Clemson Agricultural Safety

Fall Prevention and Safety – February 2024

Fall Prevention and Safety

When discussing fall prevention and safety, most immediately think of falling from heights. While this is still an important piece to discuss, many people gloss over falls that occur every day on the farm due to slips and trips. The best way to prevent falls is to ensure that proper safety mechanisms are in place and areas remain clear and clutter-free.

Fall Prevention from Heights
The three main types of fall protection from heights are Guardrails, Personal Fall Arrest Systems (PFAS), and Safety Nets. To achieve maximum fall prevention, it is recommended to use a combination of these three.


  • Provide fall protection in the form of fall restraint by not allowing a fall to be experienced.
  • While farms with fewer than 10 non-family employees are exempt from OSHA guidelines, it is still recommended that these guidelines be followed to decrease the risk of a fall.
  • Top Rail – 39 to 45 inches in Construction (42 inches in General Industry)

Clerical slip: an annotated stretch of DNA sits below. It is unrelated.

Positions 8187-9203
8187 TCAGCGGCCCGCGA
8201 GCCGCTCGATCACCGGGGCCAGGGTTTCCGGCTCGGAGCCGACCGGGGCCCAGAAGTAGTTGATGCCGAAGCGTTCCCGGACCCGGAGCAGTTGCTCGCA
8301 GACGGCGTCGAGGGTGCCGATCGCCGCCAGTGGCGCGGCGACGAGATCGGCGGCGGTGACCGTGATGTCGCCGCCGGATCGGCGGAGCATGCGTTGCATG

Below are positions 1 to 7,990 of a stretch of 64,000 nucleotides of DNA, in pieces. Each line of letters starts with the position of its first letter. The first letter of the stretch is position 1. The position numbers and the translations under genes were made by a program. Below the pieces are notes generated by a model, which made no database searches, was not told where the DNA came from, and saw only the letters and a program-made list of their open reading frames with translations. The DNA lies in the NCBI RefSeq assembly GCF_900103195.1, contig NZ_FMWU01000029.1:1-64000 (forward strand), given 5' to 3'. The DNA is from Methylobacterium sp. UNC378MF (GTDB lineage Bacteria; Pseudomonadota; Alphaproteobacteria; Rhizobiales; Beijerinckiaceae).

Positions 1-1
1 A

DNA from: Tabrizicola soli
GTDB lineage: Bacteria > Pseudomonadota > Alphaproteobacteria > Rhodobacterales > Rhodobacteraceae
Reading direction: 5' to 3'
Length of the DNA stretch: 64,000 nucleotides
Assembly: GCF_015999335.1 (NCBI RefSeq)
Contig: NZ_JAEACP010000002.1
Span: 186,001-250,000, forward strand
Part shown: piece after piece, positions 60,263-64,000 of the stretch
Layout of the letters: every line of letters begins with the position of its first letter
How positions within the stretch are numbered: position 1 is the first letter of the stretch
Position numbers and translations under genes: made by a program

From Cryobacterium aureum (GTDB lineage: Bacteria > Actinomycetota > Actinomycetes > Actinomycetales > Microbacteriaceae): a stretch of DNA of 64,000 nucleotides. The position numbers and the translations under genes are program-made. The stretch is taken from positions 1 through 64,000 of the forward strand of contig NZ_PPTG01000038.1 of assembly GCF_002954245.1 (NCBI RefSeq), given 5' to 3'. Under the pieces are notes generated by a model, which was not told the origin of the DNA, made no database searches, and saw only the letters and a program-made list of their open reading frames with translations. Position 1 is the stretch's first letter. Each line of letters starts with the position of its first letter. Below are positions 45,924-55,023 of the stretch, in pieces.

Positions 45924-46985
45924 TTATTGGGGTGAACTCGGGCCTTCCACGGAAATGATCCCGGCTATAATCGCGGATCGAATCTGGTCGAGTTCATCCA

• Mid Rail – between the top rail and the surface in Construction (21 inches in General Industry)
  • Toe Board – 3 ½ inches tall in Construction (4 inches in General Industry)
  • Load Rating – Minimum force of 200 pounds in a downward, outward motion

Personal Fall Arrest Systems (PFAS)

Remember the ABCs of PFAS:

  • Anchorage point – Must be independent of any anchor point being used to support platforms and must be able to support at least 5,000 lbs per attached person.
  • Body Harness – Persons must be strapped in with an approved and undamaged harness that will distribute the fall arrest forces over the body.
  • Connector – Connectors used to secure the harness to the anchor point must be strong enough to support the person’s weight and undamaged.

Safety Nets

  • Safety nets work by stopping a person from falling completely to ground level. While they do not prevent a fall, they can reduce injuries sustained during a fall.
  • Must be installed no more than 30 feet below the working level.
  • Can withstand a 400 pound drop test.
  • Must be inspected weekly
  • All objects must be removed from the net every day.

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